To focus on the needs of others brings great pleasure and relief
Having spent 11 years working as a volunteer for Calvary Health Care Bethlehem, Robin Downs is very clear about who benefits most from her unpaid work. The 76-year-old, who wears bright colours and a cheery demeanour when visiting patients, tried to move away from Melbourne a few years ago. She missed her volunteer work so much that she came back.
How did you end up volunteering at Calvary Health Care Bethlehem?
I was working with homeless people and I absolutely loved that. But then I got breast cancer, and my oncologist thought I should find other volunteer work because my immunity was going to be very low. He suggested palliative care because then I’d be among people whose immunity was also compromised.
I found an advertisement in the local newspaper looking for people to volunteer at Bethlehem, so I went there for an interview.
I love the ability to help people in all situations. It might be family members who are struggling with the realisation they are losing a loved one. Or a person who has lived a full life and is moving from this life on earth to another realm – about which we know nothing.
I love the attitude of staff, their generosity of spirit and their respect for volunteers. The positive energy that I get from working here keeps me so grateful for my own life.
A couple of years ago I tried to move closer to family in Murwillumbah, in northern NSW. But I couldn’t find enough palliative care work there. I need to be hands-on, touching and listening to people and their relatives, and getting them cups of tea. I missed it so much that I decided to move back to Melbourne so I could go back to my volunteer work again.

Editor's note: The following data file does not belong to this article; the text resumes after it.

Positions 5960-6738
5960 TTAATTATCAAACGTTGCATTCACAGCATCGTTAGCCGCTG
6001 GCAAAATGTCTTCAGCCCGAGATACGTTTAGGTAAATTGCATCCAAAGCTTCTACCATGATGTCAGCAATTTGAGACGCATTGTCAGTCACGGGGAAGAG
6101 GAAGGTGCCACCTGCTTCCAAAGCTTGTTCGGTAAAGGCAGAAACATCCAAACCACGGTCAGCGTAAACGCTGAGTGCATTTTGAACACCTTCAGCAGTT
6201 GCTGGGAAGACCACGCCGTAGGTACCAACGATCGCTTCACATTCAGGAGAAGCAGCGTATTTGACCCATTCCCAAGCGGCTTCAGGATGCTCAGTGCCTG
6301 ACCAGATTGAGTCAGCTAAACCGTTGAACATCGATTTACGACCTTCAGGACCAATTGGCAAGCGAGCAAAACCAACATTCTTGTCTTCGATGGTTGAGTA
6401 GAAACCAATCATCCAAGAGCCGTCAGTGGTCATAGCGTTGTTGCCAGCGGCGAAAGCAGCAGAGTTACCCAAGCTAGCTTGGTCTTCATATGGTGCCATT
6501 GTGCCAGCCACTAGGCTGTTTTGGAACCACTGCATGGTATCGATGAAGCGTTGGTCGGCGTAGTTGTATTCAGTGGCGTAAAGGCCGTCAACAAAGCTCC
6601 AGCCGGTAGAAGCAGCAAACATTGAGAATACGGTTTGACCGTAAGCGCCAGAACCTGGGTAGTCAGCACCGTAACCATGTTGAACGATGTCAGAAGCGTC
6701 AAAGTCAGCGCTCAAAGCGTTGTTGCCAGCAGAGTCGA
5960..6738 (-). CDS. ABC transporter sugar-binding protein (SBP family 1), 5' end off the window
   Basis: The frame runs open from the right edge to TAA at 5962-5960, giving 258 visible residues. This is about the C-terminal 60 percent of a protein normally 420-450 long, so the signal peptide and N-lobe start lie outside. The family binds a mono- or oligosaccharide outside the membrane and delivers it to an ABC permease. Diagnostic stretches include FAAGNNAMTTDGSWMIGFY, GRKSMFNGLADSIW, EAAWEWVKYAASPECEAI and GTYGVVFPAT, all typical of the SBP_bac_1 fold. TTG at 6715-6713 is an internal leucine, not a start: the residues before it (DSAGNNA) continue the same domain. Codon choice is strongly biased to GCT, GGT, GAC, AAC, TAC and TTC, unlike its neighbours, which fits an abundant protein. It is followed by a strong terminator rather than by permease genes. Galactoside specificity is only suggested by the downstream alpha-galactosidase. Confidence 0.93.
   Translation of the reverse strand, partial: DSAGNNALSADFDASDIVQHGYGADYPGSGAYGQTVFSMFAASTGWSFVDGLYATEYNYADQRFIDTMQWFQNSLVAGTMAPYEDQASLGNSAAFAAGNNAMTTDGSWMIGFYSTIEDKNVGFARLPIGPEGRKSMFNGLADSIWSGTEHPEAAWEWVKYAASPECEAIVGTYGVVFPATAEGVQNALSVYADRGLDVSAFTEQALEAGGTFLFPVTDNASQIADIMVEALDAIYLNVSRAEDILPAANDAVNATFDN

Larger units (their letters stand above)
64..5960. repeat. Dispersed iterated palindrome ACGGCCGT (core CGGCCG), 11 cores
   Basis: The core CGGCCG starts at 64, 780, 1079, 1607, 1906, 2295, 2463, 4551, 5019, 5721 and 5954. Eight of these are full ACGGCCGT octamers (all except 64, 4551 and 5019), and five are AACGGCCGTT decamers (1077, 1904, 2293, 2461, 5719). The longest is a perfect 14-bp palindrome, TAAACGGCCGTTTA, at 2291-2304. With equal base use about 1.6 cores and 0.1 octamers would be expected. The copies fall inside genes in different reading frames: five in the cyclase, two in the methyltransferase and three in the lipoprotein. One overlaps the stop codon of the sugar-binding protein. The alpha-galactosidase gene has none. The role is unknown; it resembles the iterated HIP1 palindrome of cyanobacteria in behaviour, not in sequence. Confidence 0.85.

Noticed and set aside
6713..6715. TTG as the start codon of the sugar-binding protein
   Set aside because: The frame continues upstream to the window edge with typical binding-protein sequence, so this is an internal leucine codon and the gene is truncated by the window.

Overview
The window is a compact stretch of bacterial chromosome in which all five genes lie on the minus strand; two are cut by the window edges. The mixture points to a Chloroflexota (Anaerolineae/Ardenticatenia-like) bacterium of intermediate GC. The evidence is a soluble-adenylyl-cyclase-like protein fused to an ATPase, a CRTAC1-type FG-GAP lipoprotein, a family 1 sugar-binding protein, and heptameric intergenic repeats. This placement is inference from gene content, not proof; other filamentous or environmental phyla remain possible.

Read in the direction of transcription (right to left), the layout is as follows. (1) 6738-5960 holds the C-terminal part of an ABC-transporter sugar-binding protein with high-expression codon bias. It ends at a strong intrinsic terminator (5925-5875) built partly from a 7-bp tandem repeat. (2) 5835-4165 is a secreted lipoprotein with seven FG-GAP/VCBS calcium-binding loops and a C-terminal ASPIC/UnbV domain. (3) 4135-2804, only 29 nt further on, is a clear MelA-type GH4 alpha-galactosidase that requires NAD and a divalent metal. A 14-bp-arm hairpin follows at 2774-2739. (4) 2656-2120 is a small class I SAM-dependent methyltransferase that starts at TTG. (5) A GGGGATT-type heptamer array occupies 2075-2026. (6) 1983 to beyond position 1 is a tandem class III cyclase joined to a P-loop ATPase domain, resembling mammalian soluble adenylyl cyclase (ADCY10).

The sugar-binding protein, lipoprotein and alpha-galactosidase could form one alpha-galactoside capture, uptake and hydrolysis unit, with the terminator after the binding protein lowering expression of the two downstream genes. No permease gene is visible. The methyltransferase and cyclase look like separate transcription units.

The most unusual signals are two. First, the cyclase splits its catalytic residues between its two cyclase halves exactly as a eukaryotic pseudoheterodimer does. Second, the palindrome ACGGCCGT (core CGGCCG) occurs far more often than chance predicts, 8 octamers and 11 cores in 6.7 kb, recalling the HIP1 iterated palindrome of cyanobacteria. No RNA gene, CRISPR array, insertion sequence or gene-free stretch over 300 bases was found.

I’ve been at Bethlehem for 11 years now. Bethlehem is the perfect place for me.
I wear my best earrings, best toenail polish and best lipstick when I go to the hospital because I think people deserve bright colours and a cheerful demeanour.
It sounds like you’ve had your own health issues to deal with?
In 2003 I was diagnosed with breast cancer, which had gone to my lymph nodes. The doctors wanted to do operations and remove bosoms and I said don’t be ridiculous. It’s lymphatic so you don’t know where it’s spread to. Leave my bosoms alone thank you! I’m not going to have the stress of an operation. I learned later that they thought I only had three weeks to live. They didn’t tell me that at the time.
I don’t think doctors are always very good at predicting how long people have to live. If I’ve learned anything in palliative care, it’s that you have patients who they might say have three days and blow me down, they are there six months later.
I was very lucky; I had a wonderful oncologist. He said ‘I’m going to let you run your own race’. I started on a new chemo drug and bought myself a hat. I had hoped that my hair would grow back curly, which of course it didn’t. I was cross about that.
In 2005 my cancer came back when I was visiting my guru in India – I got secondary cancers in my backbone. I got radiation, which cleared up the tumours but unfortunately collapsed the backbone. That was another saga. I went to hospital for six months and had to learn to walk again. You find yourself looking out the window and noticing the seasons have changed, and you think ‘I have been here for a long time’.
All of these experiences have been wonderful because they give me an idea of what it is like for people who are in hospital long term.
Oh – and then I had a heart attack when I was 70. A year later I had another one. But I feel fantastic. I have four stents now and no more cancer.
What have you gained through your volunteer work?
I think it is the energy that makes it rewarding. It seems to me that when people are dying they find the best of themselves in some way. I don’t know how that happens. They will become incredibly generous – they have a generosity of spirit.